By KAI SAM NG
This decade’s best college newspaper opinion column appeared in the Yale Daily News, written by Marina Keegan, who tragically left this world too soon. “The Opposite of Loneliness” is part confessional, part pep-talk, and Keegan eloquently blends personal fears and tepid, anxious excitement for what comes after graduation. “We won’t live on the same block as all our friends. We won’t have a bunch of group texts. This scares me. More than finding the right job or city or spouse — I’m scared of losing this web we’re in. This elusive, indefinable, opposite of loneliness.”
But “We’re so young. We’re 22 years old. We have so much time … What we have to remember is that we can still do anything. We can change our minds. We can start over … We’re graduating college. We’re so young. We can’t, we MUST not lose this sense of possibility because in the end, it’s all we have.”
It is slowly dawning on me, as I quote Keegan, that this is my last column for The Daily Sun. This is how I am bookending three years of writing here. This won’t be the last thing I do at Cornell, but it certainly is the most visible. The last thing you will read from me as a Cornell student. The one that appears in Google search results. I had anticipated, three years ago, that writing this last column would be a struggle, but writing this has been surprisingly easy to do. Every columnist has a last column. Every columnist reminisces and historicizes their college careers in 900 words or less. Every columnist moves on.
In the most literal sense, I’ve only moved two times in my life: from Macau to Canada when I was three, and from Canada to the States when I was eight. This technically makes me a 1.5 generation immigrant, but I feel more like a first-generation one. One of my earliest memories came around my fourth birthday, shortly after we moved to Canada, walking with my dad through blowing snow in night-filled Toronto, searching for a birthday cake. Google Maps didn’t exist then, and since we couldn’t find a store open so late, we settled for an Entenmann’s-like apple pie at a convenience store. It was the best pie I ever had.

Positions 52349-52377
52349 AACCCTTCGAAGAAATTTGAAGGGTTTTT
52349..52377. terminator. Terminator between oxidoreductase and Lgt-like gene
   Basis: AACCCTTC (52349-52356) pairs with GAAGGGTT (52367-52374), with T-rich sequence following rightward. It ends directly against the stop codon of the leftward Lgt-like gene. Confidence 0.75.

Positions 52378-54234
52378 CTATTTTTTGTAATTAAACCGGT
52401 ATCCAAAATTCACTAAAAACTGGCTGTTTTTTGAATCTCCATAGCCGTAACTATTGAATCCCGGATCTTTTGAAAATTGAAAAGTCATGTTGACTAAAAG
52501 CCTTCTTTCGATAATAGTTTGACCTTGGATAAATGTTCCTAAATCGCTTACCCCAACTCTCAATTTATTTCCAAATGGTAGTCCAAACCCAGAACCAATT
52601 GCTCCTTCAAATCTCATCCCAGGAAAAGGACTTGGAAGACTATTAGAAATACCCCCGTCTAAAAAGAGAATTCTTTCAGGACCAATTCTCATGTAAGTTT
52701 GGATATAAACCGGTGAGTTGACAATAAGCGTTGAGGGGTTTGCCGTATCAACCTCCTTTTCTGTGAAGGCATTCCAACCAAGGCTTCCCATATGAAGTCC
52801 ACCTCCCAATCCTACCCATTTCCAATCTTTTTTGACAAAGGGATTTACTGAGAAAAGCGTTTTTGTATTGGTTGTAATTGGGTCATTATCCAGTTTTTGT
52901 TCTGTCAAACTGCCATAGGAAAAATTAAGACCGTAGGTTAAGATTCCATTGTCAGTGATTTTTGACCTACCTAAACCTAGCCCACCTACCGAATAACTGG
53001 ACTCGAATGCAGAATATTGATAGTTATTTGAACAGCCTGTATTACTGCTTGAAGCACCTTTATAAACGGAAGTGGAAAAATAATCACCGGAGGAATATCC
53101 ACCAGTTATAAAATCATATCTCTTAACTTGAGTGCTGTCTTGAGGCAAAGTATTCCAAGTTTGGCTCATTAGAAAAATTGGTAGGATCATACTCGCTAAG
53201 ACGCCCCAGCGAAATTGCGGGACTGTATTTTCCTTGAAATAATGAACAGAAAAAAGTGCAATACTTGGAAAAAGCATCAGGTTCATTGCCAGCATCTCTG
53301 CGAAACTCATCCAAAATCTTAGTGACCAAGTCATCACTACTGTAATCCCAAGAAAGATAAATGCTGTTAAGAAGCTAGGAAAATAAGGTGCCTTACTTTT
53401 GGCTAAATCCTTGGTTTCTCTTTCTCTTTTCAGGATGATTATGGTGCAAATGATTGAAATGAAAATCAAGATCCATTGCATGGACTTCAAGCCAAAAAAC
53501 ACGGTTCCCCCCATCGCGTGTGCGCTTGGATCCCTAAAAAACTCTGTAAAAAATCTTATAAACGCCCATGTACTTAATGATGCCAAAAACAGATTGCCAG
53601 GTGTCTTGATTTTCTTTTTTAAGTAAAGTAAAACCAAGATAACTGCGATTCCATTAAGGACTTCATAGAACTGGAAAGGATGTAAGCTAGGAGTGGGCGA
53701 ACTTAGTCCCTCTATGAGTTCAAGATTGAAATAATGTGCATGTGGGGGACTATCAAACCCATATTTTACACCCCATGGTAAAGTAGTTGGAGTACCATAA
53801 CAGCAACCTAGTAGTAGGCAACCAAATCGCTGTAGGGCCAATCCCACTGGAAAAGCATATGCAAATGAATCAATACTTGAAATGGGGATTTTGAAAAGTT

On the cusp of moving to the U.S., I had a community in Canada. It had seemed like the end point, full of friends, teachers and playmates I liked, and my parents’ decision to move to the U.S. meant giving up all those things. Immigration is like doing a complete reset on your phone without a backup: You pack up the pieces you want and reassemble them by memory, always imperfectly. As the movers unloaded the last box into our cramped and dirty American apartment, I had told my mom that I wanted to move back. Years later, she told me that this sank her heart a little.
My parents’ decision to move again depended on that clichéd “American Dream,” that they were giving us a better life, that they better positioned us for college. Graduating, here and now, is the end goal for all those sacrifices. Cornell, of course, means different things to everybody — a better job, an intellectual environment, a place of expression, a weather phenomenon — but when I consider what Cornell means to me I feel funny. Cornell is a culmination of 21 years. Of immigrating — twice. Of dropping everything — twice. Of monumental parental sacrifice. Of scrimping and saving. Of bouncing between apartments in New York City. Of two-hour commutes to high school — in one way. Of rushed homework. Of rolling my eyes at every drunkenly dropped racial slur at Penn Station. Of not fully understanding and communicating my parents’ language. Of mediating between cultural and language barriers. Of loneliness. Of the opposite of loneliness.
We have moved so far and done so much to reach this point. And yet, Cornell is not the endpoint. We move on.
After graduation, I will join a four-year teacher residency program in Washington, D.C. Four years is a big commitment, but for the first time I feel confident, not insecure, about making such a choice. In an age of ultra-competitive college admissions and career-focused academics, we have concretized and limited our potential the minute we step foot in a networking event. It feels so strange to call ourselves “Pre-Med” or “Pre-Law” or pre-future-anything, for within that logic we are all “Pre-Retirement” and “Pre-Death.” I came to Cornell with a vague idea of “something in law and economics,” and I am leaving as an elementary and special education teacher — hopefully for life. We must remember that only four years separate us from the tepid high school seniors that wrote awkward admissions essays about who we were. We must remember that, if we were faced with the same prompt to describe ourselves today, we would still not know what to write. We know so little about the world and about ourselves. And if we still face this problem when we’re 70, that’s okay.
If we are on the verge of losing the opposite of loneliness, then it is up to us to create that opposite. To live and grow with that opposite. To surround ourselves in that opposite. I don’t know what the opposite of loneliness looks like outside Cornell, but we have so much time. We are so young. We move on, because this is not the end.